Yesterday the Ministry of Transport released for consultation the Draft Government Policy Statement (GPS) for 2018-2025. The GPS is refreshed every three years and as the name implies, it sets out the government’s policies and spending for transport over a 10-year horizon.

The single most important aspect of the GPS are the funding ranges for each of the 10 activity areas. The funding ranges set an upper and lower limit of how much money will be spent on each activity every year. These ranges are then used by the NZTA in conjunction with regional councils in setting the more detailed National Land Transport Programme (NLTP) and Regional Land Transport Plans (RLTPs) which will list specific funding levels. This is how the various transport documents are tied together and as you can see, other regional and national plans have to be consistent with or give effect to the GPS, meaning there aren’t a lot of options to stray from what the government wants.

In total, over $11 billion is expected to be spent over the six years from 2018 to 2024 but depending on circumstances that could be as high as over $12 billion.

And importantly, here are the individual funding ranges as a graph. This looks at the total range over three years and I’ve included the 2012-15 and 2015-18 figures as a comparison to show how they’re changing. Some notable things you can see:

  • There is another significant increase for state highway improvements. Many of the big Roads of National Significance projects will be winding up over that 3-year period but other expensive projects, such as the East West Link and Northern Corridor are expected to getting underway.
  • They’re lowering the bracket for local road projects saying it was consistently under spent but that the opposite is true of local road maintenance.
  • On top of the State Highways fund, there is a separate activity for regional projects which they admit are mostly state highway projects too.
  • Public Transport gets some improvements in range but it’s worth noting that this covers both services and infrastructure. Also with NZ’s weird funding rules, it isn’t allowed to be spent on rail infrastructure.
  • Walking and cycling does get a little boost but not a significant one.

To give an idea of where investment has been in the past, this shows the funding ranges for the 2015-18 NLTP and where within those ranges funding was allocated.

Much of the text within the document feels like it has just been copied and pasted from previous versions of the GPS but I went through (most) of it anyway and a couple of things stood out.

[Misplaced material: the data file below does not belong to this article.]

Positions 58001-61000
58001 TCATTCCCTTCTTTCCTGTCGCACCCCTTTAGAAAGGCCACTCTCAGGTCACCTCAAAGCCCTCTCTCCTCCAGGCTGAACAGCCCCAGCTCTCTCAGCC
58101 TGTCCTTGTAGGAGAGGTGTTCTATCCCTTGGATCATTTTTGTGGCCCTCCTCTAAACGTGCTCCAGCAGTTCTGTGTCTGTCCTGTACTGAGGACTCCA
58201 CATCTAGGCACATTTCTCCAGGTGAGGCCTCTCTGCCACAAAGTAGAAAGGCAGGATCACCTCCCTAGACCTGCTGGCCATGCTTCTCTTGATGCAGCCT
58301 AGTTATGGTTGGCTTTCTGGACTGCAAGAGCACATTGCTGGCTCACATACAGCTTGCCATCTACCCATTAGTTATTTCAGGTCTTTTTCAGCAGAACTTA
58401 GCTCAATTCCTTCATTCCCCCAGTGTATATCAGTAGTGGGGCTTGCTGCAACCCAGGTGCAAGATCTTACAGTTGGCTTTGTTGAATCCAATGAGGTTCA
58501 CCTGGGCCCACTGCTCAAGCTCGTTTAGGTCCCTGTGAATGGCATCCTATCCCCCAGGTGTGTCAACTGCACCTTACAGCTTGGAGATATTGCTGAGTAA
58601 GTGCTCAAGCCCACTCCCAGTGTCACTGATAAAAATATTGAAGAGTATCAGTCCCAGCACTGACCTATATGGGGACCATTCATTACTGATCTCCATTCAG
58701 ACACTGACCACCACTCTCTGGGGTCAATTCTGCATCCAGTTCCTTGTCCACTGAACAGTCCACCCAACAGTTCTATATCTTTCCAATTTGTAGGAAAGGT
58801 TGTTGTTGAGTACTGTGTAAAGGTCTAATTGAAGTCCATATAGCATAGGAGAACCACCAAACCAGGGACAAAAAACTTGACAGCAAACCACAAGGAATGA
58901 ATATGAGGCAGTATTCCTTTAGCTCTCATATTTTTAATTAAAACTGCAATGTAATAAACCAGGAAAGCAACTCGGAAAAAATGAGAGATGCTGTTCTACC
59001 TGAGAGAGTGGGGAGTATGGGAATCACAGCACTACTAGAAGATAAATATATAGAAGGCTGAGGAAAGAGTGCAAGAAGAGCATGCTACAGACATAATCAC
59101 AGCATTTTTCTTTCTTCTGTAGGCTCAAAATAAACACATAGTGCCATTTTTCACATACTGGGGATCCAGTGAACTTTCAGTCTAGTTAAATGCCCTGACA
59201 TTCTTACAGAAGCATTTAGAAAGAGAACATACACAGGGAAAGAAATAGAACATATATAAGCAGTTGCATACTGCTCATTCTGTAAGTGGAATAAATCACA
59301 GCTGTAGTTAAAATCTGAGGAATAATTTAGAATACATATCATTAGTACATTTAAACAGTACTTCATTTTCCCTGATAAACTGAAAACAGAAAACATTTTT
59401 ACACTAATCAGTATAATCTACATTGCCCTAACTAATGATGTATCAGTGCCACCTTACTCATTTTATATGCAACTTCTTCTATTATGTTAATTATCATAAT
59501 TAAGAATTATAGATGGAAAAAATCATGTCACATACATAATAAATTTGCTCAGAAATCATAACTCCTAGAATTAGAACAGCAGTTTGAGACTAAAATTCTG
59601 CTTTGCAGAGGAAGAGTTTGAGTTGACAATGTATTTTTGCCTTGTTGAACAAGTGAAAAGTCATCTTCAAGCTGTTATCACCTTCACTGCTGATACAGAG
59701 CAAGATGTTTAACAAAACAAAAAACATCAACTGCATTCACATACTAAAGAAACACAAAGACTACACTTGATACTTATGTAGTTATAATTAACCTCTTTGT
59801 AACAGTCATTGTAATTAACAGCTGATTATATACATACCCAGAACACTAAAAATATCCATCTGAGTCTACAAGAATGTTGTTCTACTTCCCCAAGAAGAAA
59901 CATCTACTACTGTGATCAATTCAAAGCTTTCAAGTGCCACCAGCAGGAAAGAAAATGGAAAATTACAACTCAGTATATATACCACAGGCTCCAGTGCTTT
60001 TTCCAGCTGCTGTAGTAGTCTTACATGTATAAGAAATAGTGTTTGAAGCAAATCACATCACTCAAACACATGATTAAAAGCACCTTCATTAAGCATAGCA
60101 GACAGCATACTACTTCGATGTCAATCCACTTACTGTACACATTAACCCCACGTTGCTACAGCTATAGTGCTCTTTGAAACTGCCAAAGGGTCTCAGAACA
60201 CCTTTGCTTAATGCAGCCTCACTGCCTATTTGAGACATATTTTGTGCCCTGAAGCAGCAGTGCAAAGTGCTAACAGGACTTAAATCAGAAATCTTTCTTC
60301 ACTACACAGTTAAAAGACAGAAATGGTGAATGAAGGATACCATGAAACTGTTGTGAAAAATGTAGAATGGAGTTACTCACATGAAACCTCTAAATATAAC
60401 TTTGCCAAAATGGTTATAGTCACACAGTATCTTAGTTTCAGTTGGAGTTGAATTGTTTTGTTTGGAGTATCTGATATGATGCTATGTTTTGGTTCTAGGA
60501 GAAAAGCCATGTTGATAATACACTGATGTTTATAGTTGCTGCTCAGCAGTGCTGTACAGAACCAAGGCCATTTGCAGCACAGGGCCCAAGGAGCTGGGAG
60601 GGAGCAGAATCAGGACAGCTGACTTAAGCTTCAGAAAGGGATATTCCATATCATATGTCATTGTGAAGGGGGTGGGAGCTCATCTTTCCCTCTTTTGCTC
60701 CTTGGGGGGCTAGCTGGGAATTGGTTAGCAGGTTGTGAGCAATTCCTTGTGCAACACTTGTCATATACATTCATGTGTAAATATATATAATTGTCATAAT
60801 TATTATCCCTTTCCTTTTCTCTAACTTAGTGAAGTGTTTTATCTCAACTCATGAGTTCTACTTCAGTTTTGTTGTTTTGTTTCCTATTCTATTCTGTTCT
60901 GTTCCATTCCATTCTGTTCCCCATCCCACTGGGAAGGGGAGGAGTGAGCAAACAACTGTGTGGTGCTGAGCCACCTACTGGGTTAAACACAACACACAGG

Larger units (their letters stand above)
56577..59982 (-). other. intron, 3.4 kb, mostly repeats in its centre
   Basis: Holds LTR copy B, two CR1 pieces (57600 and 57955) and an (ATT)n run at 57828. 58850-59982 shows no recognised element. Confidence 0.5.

The document states that the GPS takes into consideration a range of government policies relevant to transport, this includes the Kaikoura earthquake and tsunami recovery. But oddly it makes multiple references to the fact it doesn’t fully take into account the ATAP work agreed between the government and the council as it’s waiting on funding decisions. This makes me nervous that the government are planning on picking and choosing from ATAP.

30. The Auckland Transport Alignment Project is a collaborative exercise between Auckland local government and central government officials. It has provided analysis to inform the development of the GPS. The Auckland Transport Alignment Project identified four key strategic challenges and a strategic approach to investment for Auckland. The strategic approach looks to make better use of existing networks, target investment to the most significant challenges, and maximise new opportunities to influence travel demand.

31. The draft GPS 2018 recognises the Auckland Transport Alignment Project and Kaikoura earthquake but does not fully take the funding implications of Auckland Transport Alignment Project into account. There is expected to be changes to the final GPS 2018 once funding decisions have been made.

Previous GPS’ have talked a lot about getting value for money from transport investment while at the same time promoting programmes like the RoNS and other government initiatives that assessment has shown to perform poor economically. Now they’re starting to drop the charade government projects will be good value and saying they’ll be done anyway, simply because the government like them. This is a massive double standard from the government who have for years berated Auckland for projects they claim have a low economic value.